The Death of the Marketing Funnel?

A funnel made up of individual elements

Will the Adaptive Customer Engagement Model Replace the Marketing Funnel?

Over recent years, the business-to-business (B2B) buyer’s journey has changed drastically. The marketing funnel for the typical buying process for B2B solutions now involves between six to ten different decision makers, each accessing various information across multiple channels and sources. At the same time, buyers increasingly expect a more seamless, consumer-style experience.

Considering these new expectations, the question is whether the linear, step-by-step marketing funnel model traditionally used across marketing and sales functions is still fit for purpose.

Investigating this topic, market intelligence firm International Data Corporation (IDC) has issued a report identifying new approaches necessary to engage modern B2B buyers, encapsulating its findings in a new Adaptive Customer Engagement (ACE) model.

Challenges Facing the Marketing Funnel (Sales)

We’ve already addressed the many challenges troubling CMOs in 2023, who face volatile market conditions caused by the lingering effects of the pandemic, supply chain disruption, inflationary price increases, and geopolitical instability. In that blog, we identified three areas for marketing teams to focus on:

  • providing value to customers
  • improving cross-functional collaboration
  • and optimizing digital brand value

However, another approach CMOs could consider in 2023 is to change the marketing model entirely.

With more varied B2B buyers, marketers must be ready to engage and influence a vast range of personas across different locations. There is no one-size-fits-all approach to target these buyers, each requiring contextually appropriate actions to convert. Meeting that challenge requires orchestration between sales and marketing efforts so that they can adaptively deliver the right content at the right place and time.

That’s difficult to enact within existing models, which lack customer-centricity. More bespoke, digital-first experiences are required to establish relationships with individual buyers.

The Adaptive Customer Engagement (ACE) Model

IDC’s new model is intended to help brands rapidly identify revenue growth opportunities. Rather than a typical buyer’s journey with a fixed path, the ACE model instead allows buyers to move in any direction to any other part of the model at any time.

For such a model to be effective, the brand can’t sit back and wait for buyers to complete the buying journey independently. Instead, the vendor is responsible for identifying the user’s current needs, wherever they are in the journey, before providing suitable digital or human resources to address those needs.

Obviously, there are limits to the adaptability and agility that can be reasonably expected of marketers, which is why the model focuses on four key areas of interaction.

Buyer’s Objectives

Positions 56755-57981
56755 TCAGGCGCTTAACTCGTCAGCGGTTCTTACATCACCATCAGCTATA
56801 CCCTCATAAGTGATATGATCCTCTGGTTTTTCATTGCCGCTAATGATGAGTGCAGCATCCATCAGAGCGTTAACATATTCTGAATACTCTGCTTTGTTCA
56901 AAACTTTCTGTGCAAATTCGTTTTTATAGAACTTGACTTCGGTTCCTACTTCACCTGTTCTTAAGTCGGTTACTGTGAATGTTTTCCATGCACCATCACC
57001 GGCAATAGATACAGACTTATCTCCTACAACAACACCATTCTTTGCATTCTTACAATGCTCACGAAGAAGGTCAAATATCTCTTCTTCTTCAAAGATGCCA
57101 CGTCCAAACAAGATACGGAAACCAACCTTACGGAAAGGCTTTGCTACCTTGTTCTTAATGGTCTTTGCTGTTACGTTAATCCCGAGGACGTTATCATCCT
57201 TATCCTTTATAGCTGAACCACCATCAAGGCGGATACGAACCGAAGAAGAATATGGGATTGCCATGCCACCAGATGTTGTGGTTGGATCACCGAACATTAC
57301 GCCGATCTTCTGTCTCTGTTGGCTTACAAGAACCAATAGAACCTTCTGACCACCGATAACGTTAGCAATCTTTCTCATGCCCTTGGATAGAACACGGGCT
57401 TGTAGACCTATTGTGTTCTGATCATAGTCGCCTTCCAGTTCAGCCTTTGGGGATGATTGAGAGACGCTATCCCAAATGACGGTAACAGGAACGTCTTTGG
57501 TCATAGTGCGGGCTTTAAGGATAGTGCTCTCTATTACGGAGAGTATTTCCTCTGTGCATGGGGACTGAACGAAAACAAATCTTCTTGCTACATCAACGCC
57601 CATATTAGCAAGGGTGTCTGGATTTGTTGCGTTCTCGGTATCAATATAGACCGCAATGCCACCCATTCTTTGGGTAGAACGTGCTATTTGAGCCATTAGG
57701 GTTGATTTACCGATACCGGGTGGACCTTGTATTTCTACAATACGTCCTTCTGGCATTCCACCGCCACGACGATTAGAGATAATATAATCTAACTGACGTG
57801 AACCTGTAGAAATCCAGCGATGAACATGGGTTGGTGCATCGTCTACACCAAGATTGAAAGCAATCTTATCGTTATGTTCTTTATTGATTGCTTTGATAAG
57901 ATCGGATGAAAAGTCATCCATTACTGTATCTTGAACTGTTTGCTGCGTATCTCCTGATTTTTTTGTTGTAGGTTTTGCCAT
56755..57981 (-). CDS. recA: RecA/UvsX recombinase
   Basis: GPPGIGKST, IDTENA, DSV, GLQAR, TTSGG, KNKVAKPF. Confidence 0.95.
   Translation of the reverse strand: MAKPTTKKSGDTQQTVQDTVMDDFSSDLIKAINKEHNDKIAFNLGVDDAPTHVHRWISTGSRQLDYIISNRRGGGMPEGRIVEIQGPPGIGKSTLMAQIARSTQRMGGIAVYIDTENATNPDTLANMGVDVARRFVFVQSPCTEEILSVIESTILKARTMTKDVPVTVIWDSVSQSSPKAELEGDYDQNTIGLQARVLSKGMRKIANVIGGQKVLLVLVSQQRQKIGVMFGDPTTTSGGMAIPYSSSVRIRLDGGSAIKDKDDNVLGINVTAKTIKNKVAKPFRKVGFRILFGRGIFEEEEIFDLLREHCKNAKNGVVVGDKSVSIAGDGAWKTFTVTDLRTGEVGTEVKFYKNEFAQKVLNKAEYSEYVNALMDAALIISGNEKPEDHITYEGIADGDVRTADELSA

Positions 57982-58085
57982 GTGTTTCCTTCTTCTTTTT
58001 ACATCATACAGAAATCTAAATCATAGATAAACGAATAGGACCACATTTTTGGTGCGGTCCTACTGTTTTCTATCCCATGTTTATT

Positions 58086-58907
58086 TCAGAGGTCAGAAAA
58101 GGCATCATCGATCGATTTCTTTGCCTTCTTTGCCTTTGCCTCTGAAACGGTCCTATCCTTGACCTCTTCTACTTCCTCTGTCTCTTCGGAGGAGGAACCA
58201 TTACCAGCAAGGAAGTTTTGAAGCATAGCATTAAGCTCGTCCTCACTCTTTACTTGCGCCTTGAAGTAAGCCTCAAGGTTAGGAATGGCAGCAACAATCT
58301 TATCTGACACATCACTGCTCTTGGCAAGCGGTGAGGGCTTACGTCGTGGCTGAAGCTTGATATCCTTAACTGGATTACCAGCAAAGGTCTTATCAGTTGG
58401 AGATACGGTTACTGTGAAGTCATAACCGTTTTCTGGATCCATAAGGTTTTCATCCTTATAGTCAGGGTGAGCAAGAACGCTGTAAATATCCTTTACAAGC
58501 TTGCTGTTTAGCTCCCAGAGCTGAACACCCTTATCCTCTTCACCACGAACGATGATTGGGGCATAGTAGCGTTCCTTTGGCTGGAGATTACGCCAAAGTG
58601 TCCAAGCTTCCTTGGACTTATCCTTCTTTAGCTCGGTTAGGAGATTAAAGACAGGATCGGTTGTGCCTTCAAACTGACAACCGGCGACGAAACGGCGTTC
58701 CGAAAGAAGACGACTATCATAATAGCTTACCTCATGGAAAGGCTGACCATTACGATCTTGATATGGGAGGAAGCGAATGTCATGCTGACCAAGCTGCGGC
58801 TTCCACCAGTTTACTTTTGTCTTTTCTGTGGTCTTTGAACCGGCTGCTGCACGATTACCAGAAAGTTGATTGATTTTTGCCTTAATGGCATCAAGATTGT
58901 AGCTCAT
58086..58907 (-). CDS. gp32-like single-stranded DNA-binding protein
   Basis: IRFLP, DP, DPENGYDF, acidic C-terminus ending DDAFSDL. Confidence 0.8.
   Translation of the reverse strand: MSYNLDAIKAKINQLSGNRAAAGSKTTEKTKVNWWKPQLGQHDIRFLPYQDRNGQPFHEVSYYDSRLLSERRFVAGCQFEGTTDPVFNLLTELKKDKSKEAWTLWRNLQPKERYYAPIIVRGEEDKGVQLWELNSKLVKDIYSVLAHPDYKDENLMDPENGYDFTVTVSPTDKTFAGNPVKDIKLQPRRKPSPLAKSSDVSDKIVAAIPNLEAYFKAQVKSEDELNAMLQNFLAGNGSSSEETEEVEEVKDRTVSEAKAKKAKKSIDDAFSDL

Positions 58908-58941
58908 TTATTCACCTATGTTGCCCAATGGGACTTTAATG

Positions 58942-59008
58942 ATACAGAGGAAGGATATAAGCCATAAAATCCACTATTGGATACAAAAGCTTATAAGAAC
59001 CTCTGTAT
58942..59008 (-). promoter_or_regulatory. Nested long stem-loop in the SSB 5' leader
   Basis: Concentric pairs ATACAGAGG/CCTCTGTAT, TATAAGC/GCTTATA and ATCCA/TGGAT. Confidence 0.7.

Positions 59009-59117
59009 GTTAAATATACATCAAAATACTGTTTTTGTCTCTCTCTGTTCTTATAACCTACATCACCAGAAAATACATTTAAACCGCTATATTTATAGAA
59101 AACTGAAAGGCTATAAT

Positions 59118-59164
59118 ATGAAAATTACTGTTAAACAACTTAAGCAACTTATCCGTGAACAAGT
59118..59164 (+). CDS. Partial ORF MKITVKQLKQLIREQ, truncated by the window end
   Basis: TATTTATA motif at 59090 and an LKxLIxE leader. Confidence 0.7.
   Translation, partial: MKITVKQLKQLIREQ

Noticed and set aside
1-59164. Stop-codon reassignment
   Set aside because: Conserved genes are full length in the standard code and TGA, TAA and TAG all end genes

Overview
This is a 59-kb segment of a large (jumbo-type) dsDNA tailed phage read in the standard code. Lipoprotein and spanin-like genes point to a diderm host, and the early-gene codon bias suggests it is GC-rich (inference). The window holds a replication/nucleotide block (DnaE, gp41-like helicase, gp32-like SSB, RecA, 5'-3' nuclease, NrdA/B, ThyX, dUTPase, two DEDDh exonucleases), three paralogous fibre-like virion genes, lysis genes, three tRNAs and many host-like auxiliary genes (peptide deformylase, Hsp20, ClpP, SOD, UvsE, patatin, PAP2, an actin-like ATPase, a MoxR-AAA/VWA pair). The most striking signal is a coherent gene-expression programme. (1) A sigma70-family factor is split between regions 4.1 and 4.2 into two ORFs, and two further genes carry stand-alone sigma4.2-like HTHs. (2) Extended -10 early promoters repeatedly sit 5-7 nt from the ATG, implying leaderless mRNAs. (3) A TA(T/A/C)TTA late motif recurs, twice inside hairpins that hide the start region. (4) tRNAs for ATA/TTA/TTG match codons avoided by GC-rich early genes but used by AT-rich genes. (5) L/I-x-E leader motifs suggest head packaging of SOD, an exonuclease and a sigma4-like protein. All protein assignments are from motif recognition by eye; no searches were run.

To meet buyers’ heightened expectations, marketers must demonstrate that their product or service can assist the buyer in solving business challenges and achieving their desired outcomes. Accomplishing this goal requires a highly orchestrated, wide-ranging content marketing strategy that motivates people in the buying group to not only purchase but remain loyal afterwards. Furthermore, buyers need to be sent contextually relevant information and experiences at the right time and in the right way — for instance, when browsing a specific page on a website.

Adaptive Enablement

The ACE model emphasizes the importance of delivering tailored content and consistent and unified experiences throughout the customer journey. Thanks to emerging technologies combining customer data, digital analytics, artificial intelligence (AI), insights, and automation, marketers are now able to understand better and respond to the needs of buying cohorts at every stage of their lifecycle — allowing them to accurately deliver the right content, via the proper channels, at the right time.

Adaptive Engagement

Potential customers acquire information and resources from various sources at different points in the buying process, with distinct preferences for the type and format of information they consume. According to IDC research, buyers desire a digital experience complemented by human interaction throughout the process. By utilizing data, analytics, and automation, marketers can now generate a customized experience with content tailored to a particular individual and stage of the journey.

Seller’s Objectives

The ACE model ultimately relies on marketing and sales teams working together more closely and effectively. With their digital expertise and understanding of customer behavior, marketing teams should alert sales teams when buying behavior changes, prompting salespeople to speed up purchasing decisions.

ACE in Practice

It remains to be seen whether the model proposed by IDC will become the new default. For marketers and salespeople looking to supercharge their lead generation and customer creation efforts, the new model undoubtedly has the potential to overcome some of the weaknesses of the existing marketing and sales funnel. In a world where technology buyers live almost exclusively online, engaging them means better orchestrating the customer experience across multiple channels. This feat will only be accomplished by using data and emerging technologies.

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